For example, lavender is known for reducing anxiety – but many other oils may be more effective depending on what type of anxiety you have and your personal preferences.

Feeling overwhelmed with life? Write down your priorities

If the amount of things you need to do during the day gives you anxiety, take a minute to write a list of everything you need to do. Then prioritize, organize, and delegate.

Also, please know that you can leave things undone. The house does not need to be perfect all the time; your mental sanity is far more important.

Write down your thoughts

By putting your thoughts in black and white, you can have a better perspective. Or you can simply feel better by expressing your thoughts.

Question your thoughts

Do you find yourself replaying in your head, again and again, a fight you had? Or do you find yourself often thinking about your financial or emotional issues?

Is that helping to solve your problems? Or it is just giving you anxiety?

I am not saying that the problems are not real or that you deserve to get into fights. What I am saying is this: if a thought is not serving you, let it go.

Fact check thoughts

Let’s go a step further and truly question if what you are thinking is real. For example, you might be thinking about a worst-case scenario, but when you break down the situation you might realize that the worst-case scenario is so unlikely to happen that it is not worth stressing about.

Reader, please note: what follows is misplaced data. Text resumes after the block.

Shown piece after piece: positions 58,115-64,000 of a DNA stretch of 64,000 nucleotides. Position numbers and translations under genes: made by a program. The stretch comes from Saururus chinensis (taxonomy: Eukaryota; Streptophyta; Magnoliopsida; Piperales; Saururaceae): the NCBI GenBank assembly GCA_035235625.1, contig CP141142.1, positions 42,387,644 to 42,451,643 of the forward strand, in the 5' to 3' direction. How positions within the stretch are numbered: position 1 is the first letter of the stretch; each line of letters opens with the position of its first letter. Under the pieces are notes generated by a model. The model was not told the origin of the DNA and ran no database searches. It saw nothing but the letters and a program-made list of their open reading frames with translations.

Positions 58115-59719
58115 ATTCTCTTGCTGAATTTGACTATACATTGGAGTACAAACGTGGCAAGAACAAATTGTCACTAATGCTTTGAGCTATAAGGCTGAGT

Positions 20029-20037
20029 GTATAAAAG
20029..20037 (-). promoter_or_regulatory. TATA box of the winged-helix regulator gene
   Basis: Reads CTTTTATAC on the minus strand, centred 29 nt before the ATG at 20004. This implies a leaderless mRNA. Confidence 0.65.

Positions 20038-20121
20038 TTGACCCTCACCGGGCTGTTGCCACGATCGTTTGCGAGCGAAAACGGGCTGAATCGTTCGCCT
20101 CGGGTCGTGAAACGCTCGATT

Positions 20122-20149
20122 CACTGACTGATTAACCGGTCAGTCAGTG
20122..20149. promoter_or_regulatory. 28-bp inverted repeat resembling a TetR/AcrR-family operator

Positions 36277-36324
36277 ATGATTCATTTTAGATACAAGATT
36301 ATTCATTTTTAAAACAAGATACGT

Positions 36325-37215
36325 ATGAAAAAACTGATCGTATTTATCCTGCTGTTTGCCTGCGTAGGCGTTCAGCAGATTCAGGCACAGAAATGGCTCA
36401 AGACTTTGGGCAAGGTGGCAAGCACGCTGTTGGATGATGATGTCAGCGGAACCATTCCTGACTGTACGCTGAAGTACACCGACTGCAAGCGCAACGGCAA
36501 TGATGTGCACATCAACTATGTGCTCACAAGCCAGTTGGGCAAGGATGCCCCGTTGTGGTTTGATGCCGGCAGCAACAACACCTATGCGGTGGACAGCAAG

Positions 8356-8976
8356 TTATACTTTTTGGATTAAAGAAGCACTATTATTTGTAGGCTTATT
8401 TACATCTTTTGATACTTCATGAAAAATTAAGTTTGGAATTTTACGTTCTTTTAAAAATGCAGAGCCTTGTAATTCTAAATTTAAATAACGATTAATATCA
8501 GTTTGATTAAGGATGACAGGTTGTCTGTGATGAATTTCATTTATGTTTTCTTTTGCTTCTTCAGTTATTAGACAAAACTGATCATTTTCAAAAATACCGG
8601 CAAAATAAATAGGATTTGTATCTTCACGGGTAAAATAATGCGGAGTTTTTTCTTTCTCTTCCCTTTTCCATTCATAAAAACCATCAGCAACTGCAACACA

Name your emotion

Look inside yourself and name your emotion. By honoring your feelings, you can move forward.

Remember, any feeling you have is a valid one.

Find a distraction

Sometimes just finding a distraction can get you out of that anxious mood. You can watch a funny video, talk to someone about random things, or do something active. Really just do anything that takes your mind out of thinking.

Talk to a friend

Talk to a friend about what is causing your anxiety, or talk about life. Either way, you will feel better after spending time with a friend.

Listen to uplifting music

Find your favorite playlist and turn on the volume! It does not matter if you are working, driving, or cleaning; uplifting music will elevate your spirit.

Dance to happy music

An upgrade of the tip above! Dancing will give you the distraction you need to get rid of your anxiety.

Remember that everything is temporary

Life will move on. It does not matter how dark it seems at a particular moment.

Watch a funny video

Those cat and baby videos work!

Listen to an audiobook or podcast

Choose one that is purely fictional; the idea is to get your mind out of real life.

Be gentle with yourself

Talk to you the same way you would talk to a little kid, be loving and gentle. You deserve to treat yourself with love and compassion. Remember you are going through a lot of hormone changes and it is going to take some time to adjust.

Medium and long term solutions for perimenopause anxiety

Learn to delegate

Need more time to take care of your mental and physical health? Then you need to delegate tasks to others. Whether at work or at home, let others do their part.

Prioritize

There is time for anything you want or need to do but is not enough time to do everything. So, every week think about what needs to get done at work and at home. Then prioritize and remove all the tasks that are not leading you to the life you want to live.

Eat foods that boost your mental health

An overall well-balanced diet plays an essential role in your health. A diet rich in vegetables, fruits, healthy fats, proteins, and carbohydrates is essential for mental health.

Furthermore, foods high in omega 3, fiber, and vitamin B play specific roles in mental health. To learn more, check this article about brain foods that boost your mood (2).